The North Korean rocket flew for just one or two minutes, reaching an altitude of 151 kilometres before exploding into about 20 pieces.
North Korea rocket fails; nuke test next?
BEIJING // North Korea's rocket launch was supposed to demonstrate the country's technological prowess ahead of celebrations this weekend to mark 100 years since the birth of the country's founder, Kim Il-sung.
Instead, it failed almost the moment it began, with the Unha-3 rocket disintegrating and plunging into the sea within minutes of taking off yesterday morning.
The failure, most analysts say, will prompt Pyongyang to press ahead with a controversial underground nuclear test.
The rocket flew for just one or two minutes, reaching an altitude of 151 kilometres before exploding into about 20 pieces and falling into international waters between South Korea and China, according to South Korea's defence ministry.
Several hours after the 7.38am launch from a site in the country's north-west, North Korea admitted its failure, an unusual move for a country that has more often maintained the pretence that such events have gone as planned.
Although officially being carried out to send an observation satellite into space, the launch was seen by much of the international community as a test for ballistic missile technology that could be used to carry nuclear warheads.
Analysts believe North Korea's inexperienced leader, Kim Jong-un, was also keen to press ahead with the launch to consolidate his position after taking over on the death in December of his father, Kim Jong-il.
South Korea and the United States said North Korea breached UN resolutions banning it from carrying out missile tests and pledged to refer the launch to the UN Security Council.
The White House press secretary, Jay Carney, criticised Pyongyang for "provocative action" that jeopardised security, violated international law and broke promises Pyongyang has made.
The announcement of the launch caused Washington to discard plans to send food aid to the country, something it had pledged to do on condition the communist country scaled back its nuclear programme and ended ballistic missile tests.
Yesterday's failure, while not unusual for such rocket launches, indicates the challenges North Korea faces to develop missile technology that could transport nuclear warheads long distances and threaten countries such as the United States. Early last year, the then US defence secretary, Robert Gates, warned that Pyongyang could have an intercontinental ballistic missile that could threaten US territory within five years.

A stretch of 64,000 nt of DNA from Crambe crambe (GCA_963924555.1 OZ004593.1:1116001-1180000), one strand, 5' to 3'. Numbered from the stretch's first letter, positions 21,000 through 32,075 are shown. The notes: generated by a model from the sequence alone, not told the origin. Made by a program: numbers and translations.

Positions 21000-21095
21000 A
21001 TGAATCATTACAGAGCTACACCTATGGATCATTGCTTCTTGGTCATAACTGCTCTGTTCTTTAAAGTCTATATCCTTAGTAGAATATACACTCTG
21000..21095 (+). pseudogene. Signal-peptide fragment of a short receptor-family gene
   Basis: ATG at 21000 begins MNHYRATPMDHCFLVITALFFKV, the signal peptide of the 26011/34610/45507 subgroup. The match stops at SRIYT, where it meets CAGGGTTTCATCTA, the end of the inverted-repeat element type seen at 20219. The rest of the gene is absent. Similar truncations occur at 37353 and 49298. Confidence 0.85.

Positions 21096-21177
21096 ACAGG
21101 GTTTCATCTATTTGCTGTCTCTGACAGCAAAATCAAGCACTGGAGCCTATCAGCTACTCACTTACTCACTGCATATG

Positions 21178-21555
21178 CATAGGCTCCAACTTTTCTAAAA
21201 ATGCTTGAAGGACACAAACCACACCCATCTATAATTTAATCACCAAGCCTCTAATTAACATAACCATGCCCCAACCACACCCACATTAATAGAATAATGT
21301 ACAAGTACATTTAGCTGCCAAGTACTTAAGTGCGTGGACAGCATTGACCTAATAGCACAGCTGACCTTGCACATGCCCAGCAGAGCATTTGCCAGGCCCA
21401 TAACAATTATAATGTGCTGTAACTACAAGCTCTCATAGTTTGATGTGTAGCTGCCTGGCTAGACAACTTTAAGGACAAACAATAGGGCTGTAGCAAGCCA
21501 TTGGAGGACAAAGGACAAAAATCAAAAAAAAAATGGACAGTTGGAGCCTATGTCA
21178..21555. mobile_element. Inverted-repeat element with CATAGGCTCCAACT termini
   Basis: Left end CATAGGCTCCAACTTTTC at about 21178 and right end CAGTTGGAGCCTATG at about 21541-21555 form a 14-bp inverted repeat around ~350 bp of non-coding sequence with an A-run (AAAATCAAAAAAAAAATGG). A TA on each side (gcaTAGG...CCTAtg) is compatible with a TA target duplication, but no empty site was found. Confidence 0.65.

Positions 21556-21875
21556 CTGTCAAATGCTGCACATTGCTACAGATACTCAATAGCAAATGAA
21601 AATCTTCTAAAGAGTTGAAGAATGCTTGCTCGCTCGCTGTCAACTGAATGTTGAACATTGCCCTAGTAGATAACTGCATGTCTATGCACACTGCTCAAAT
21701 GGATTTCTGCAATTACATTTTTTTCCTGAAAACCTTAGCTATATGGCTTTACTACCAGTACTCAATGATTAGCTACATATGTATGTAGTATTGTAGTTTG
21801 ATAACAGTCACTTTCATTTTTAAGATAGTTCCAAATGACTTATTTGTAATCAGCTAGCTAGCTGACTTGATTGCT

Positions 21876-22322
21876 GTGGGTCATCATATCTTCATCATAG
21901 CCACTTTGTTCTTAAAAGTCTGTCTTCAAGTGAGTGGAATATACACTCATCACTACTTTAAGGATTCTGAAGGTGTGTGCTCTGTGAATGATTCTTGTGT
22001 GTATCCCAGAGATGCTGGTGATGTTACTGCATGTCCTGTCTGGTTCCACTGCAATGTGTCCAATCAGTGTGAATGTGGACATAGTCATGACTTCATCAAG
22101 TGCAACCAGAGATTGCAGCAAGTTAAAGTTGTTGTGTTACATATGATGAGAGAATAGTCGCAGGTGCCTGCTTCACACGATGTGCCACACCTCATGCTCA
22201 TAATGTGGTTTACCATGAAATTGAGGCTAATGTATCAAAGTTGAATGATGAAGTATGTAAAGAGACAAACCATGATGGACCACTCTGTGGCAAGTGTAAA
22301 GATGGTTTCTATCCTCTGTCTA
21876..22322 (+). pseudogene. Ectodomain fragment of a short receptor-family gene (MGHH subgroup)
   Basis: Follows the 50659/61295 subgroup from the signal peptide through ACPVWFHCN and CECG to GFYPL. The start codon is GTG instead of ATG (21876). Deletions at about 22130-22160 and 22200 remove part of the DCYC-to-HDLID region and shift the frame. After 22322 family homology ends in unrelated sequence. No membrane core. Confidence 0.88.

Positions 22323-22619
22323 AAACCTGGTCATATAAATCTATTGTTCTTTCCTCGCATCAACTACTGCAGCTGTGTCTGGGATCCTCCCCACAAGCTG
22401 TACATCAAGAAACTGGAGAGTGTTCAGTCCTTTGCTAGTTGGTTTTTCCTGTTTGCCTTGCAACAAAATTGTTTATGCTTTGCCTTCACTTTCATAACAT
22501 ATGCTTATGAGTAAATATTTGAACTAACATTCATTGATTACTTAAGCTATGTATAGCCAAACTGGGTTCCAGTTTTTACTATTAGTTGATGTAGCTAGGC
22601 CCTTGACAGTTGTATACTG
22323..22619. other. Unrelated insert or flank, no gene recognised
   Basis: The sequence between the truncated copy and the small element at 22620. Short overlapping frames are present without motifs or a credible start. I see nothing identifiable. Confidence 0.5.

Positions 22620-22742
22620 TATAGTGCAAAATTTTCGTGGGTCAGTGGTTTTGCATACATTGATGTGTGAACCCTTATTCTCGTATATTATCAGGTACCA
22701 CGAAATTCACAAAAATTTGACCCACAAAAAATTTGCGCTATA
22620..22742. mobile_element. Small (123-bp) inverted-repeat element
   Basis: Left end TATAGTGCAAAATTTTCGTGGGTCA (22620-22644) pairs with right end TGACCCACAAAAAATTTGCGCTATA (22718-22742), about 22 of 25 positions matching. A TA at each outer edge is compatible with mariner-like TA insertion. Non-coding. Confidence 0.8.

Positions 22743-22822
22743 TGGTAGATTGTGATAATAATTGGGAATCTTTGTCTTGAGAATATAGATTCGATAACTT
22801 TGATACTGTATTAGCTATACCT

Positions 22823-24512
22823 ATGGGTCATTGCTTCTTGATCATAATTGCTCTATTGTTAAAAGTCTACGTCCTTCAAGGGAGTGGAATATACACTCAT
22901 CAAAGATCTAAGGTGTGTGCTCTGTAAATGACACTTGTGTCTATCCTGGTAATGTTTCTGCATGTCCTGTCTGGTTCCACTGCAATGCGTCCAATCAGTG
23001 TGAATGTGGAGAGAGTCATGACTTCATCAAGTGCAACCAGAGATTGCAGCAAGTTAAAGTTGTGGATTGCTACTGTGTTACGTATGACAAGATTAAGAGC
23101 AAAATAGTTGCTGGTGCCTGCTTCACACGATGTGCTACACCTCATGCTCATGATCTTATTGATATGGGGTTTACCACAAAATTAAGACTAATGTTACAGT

An important question now is whether North Korea goes ahead with an underground nuclear test. Recent satellite images indicated it is preparing for such a test and rocket launches in 2006 and 2009 were followed by nuclear tests.
Yet some believe the failure of the rocket launch offers an opportunity for the international community to try to ensure the test does not happen.
Paik Hak-soon, a senior fellow at South Korea's Sejong Institute, said the United States now has a chance to go back to the negotiating table and offer food aid if North Korean abandons the test.
"I think the failure has prepared a small space ... for conducting dialogue between the United States and North Korea. If the US does not use it by talking, then North Korea will go for the nuclear test."
Others believe Pyongyang should not, as they see it, be rewarded for a provocative action.
"After the failure, North Korea will definitely test the nuclear weapon to compensate," said Park Jin-keol from the NK Network, a Seoul-based organisation opposed to the North Korean regime.
"The launch is a violation of [North Korea's] own promises and international agreements. Washington and Seoul must be vigilant."
The role of China, North Korea's only real ally and a significant aid provider, will be crucial. Some analysts say that because the nuclear test is so controversial, Beijing will pressure North Korea's leaders not to go ahead.
Tomorrow's anniversary marks 100 years since the birth of Kim Il-sung, the North Korean founder around whom a personality cult was built.
The pattern continued under his son, the late Kim Jong-il, who this week was named "eternal general secretary" of the Workers' Party of Korea and "eternal chairman" of the National Defence Commission.
The 20-something Kim Jong-un is now in charge of both organisations, having on Wednesday been made first secretary of the Workers' Party before formally taking over the defence commission's chairmanship yesterday.
Observers are watching closely to see if he follows the hardline policies of his father and grandfather, or moves to carry out the type of economic reforms that China has long encouraged.